12. Inherited Variation in Cytokine, Acute Phase Response, and Calcium Metabolism Genes Affects Susceptibility to Infective Endocarditis

    Science.gov (United States)

    Rutkovskaya, Natalia V.; Kondyukova, Natalia V.; Odarenko, Yuri N.; Kazachek, Yana V.; Tsepokina, Anna V.; Barbarash, Leonid S.

    2017-01-01

    Infective endocarditis (IE) is a septic inflammation of the endocardium. Recognition of microbial patterns, cytokine and acute phase responses, hemostasis features, and alterations in plasma lipid and calcium profile all have been reported to affect pathogenesis and clinical course of IE. Having recruited 123 patients with IE and 300 age-, sex-, and ethnicity-matched healthy blood donors, we profiled their genomic DNA for 35 functionally significant polymorphisms within the 22 selected genes involved in the abovementioned pathways, with the further genetic association analysis. We found that the G/A genotype of the rs1143634 polymorphism within the IL1B gene, the G/T genotype of the rs3212227 polymorphism within the IL12B gene, the A/G genotype of the rs1130864 polymorphism within the CRP gene, and the G allele of the rs1801197 polymorphism within the CALCR gene were associated with a decreased risk of IE whereas the T/T genotype of the rs1205 polymorphism within the CRP gene was associated with a higher risk of IE. Furthermore, heterozygous genotypes of the rs1143634 and rs3212227 polymorphisms were associated with the higher plasma levels of IL-1β and IL-12, respectively. Our results indicate that inherited variation in the cytokine, acute phase response, and calcium metabolism pathways may be linked to IE. PMID:28659664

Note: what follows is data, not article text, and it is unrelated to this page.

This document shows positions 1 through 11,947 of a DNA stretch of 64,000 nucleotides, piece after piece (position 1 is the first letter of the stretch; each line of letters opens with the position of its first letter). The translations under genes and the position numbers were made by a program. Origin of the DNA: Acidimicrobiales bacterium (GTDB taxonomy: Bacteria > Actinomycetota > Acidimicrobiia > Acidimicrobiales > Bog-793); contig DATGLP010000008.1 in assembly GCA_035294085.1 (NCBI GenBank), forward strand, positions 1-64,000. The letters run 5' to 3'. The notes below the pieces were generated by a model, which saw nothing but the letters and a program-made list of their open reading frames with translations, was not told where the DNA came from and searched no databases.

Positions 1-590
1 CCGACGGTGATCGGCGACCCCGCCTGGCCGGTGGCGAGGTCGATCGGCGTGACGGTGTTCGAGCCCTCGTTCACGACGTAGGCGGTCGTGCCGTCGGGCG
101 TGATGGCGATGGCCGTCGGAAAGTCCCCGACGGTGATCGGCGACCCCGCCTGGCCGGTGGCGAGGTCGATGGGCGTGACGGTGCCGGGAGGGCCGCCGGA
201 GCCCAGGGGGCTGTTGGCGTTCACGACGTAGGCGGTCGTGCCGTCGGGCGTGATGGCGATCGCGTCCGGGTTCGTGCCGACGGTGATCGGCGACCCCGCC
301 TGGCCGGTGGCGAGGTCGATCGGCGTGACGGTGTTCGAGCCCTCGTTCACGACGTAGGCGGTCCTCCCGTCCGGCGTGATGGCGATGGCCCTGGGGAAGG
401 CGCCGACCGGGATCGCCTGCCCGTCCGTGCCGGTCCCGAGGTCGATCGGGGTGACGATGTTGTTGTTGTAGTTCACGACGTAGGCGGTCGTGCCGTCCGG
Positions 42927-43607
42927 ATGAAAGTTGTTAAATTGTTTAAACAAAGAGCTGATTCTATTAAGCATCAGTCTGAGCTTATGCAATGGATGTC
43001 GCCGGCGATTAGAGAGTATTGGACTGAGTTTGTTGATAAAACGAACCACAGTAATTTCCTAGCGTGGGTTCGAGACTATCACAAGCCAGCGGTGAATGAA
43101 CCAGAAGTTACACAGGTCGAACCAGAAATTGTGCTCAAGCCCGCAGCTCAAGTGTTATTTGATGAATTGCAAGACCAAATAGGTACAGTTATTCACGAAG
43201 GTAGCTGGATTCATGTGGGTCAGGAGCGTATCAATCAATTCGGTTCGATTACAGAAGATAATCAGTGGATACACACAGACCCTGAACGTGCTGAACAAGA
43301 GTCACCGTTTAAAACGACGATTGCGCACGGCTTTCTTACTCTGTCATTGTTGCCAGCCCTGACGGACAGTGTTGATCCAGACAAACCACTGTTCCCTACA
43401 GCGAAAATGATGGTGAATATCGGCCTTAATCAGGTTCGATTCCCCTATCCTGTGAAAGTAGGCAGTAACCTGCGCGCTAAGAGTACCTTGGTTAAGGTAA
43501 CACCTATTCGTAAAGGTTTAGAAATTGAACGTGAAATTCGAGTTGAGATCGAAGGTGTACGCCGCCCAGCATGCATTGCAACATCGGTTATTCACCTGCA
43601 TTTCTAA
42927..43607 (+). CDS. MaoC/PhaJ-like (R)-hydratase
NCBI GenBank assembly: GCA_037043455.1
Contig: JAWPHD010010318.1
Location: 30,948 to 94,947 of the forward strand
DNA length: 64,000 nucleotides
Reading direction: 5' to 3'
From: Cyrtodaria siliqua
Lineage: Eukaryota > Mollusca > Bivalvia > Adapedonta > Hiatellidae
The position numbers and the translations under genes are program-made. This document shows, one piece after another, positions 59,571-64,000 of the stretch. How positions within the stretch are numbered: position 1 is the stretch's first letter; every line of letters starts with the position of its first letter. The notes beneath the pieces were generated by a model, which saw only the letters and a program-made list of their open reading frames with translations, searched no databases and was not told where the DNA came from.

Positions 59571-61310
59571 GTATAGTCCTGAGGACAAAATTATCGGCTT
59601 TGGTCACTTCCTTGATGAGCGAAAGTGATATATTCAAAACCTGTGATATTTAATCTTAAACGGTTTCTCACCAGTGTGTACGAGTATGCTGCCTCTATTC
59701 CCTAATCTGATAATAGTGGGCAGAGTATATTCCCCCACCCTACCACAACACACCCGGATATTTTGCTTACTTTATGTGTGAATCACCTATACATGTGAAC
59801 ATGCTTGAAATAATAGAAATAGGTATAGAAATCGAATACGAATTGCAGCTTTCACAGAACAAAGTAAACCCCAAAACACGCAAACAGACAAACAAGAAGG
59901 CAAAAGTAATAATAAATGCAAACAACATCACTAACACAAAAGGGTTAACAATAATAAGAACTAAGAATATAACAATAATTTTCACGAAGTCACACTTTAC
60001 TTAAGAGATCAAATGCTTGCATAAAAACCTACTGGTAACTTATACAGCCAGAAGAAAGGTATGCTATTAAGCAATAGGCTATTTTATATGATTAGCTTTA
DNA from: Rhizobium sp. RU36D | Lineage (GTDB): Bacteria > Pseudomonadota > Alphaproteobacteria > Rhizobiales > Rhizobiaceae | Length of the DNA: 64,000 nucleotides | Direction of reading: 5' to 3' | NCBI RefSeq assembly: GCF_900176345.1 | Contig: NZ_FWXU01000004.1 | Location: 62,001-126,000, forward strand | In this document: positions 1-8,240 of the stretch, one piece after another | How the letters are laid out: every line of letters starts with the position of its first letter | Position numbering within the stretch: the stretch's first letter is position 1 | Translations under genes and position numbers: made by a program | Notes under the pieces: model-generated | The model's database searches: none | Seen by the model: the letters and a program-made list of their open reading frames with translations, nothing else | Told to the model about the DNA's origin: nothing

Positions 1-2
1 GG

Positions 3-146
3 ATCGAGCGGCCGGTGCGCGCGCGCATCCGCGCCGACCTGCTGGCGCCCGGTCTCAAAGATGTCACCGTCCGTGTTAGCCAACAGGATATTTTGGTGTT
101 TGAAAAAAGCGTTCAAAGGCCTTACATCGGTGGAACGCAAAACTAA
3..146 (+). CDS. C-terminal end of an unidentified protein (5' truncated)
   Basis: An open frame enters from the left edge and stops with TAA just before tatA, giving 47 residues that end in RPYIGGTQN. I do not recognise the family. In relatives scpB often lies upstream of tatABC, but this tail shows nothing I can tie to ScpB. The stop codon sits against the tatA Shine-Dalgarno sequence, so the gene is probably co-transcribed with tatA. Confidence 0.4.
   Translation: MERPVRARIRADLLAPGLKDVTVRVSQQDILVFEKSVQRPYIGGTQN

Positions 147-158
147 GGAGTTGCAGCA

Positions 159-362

13. NGC1300 dynamics - II. The response models

    Science.gov (United States)

    Kalapotharakos, C.; Patsis, P. A.; Grosbøl, P.

    2010-10-01

    We study the stellar response in a spectrum of potentials describing the barred spiral galaxy NGC1300. These potentials have been presented in a previous paper and correspond to three different assumptions as regards the geometry of the galaxy. For each potential we consider a wide range of Ωp pattern speed values. Our goal is to discover the geometries and the Ωp supporting specific morphological features of NGC1300. For this purpose we use the method of response models. In order to compare the images of NGC1300 with the density maps of our models, we define a new index which is a generalization of the Hausdorff distance. This index helps us to find out quantitatively which cases reproduce specific features of NGC1300 in an objective way. Furthermore, we construct alternative models following a Schwarzschild-type technique. By this method we vary the weights of the various energy levels, and thus the orbital contribution of each energy, in order to minimize the differences between the response density and that deduced from the surface density of the galaxy, under certain assumptions. We find that the models corresponding to Ωp ~ 16 and 22 kms-1kpc-1 are able to reproduce efficiently certain morphological features of NGC1300, with each one having its advantages and drawbacks. Based on observations collected at the European Southern Observatory, Chile: programme ESO 69.A-0021. E-mail: ckalapot@phys.uoa.gr (CK); patsis@academyofathens.gr (PAP); pgrosbol@eso.org (PG)

  14. PET studies of brain energy metabolism in a model of subcortical dementia: progressive supranuclear Palsy

    International Nuclear Information System (INIS)

    Blin, J.; Baron, J.C.; Cambon, H.

    1988-01-01

    In 41 patients with clinically determined Progressive Supranuclear Palsy, a model of degenerative subcortical dementia, alterations in regional brain energy metabolism with respect to control subjects have been investigated using positron computed tomography and correlated to clinical and neuropsychological scores. A generalized significant reduction in brain metabolism was found, which predominated in the prefrontal cortex in accordance with, and statistically correlated to, the frontal neuropsychological score

  15. Generation and Validation of the iKp1289 Metabolic Model for Klebsiella pneumoniae KPPR1

    Energy Technology Data Exchange (ETDEWEB)

    Henry, Christopher S.; Rotman, Ella; Lathem, Wyndham W.; Tyo, Keith E. J.; Hauser, Alan R.; Mandel, Mark J.

    2017-02-15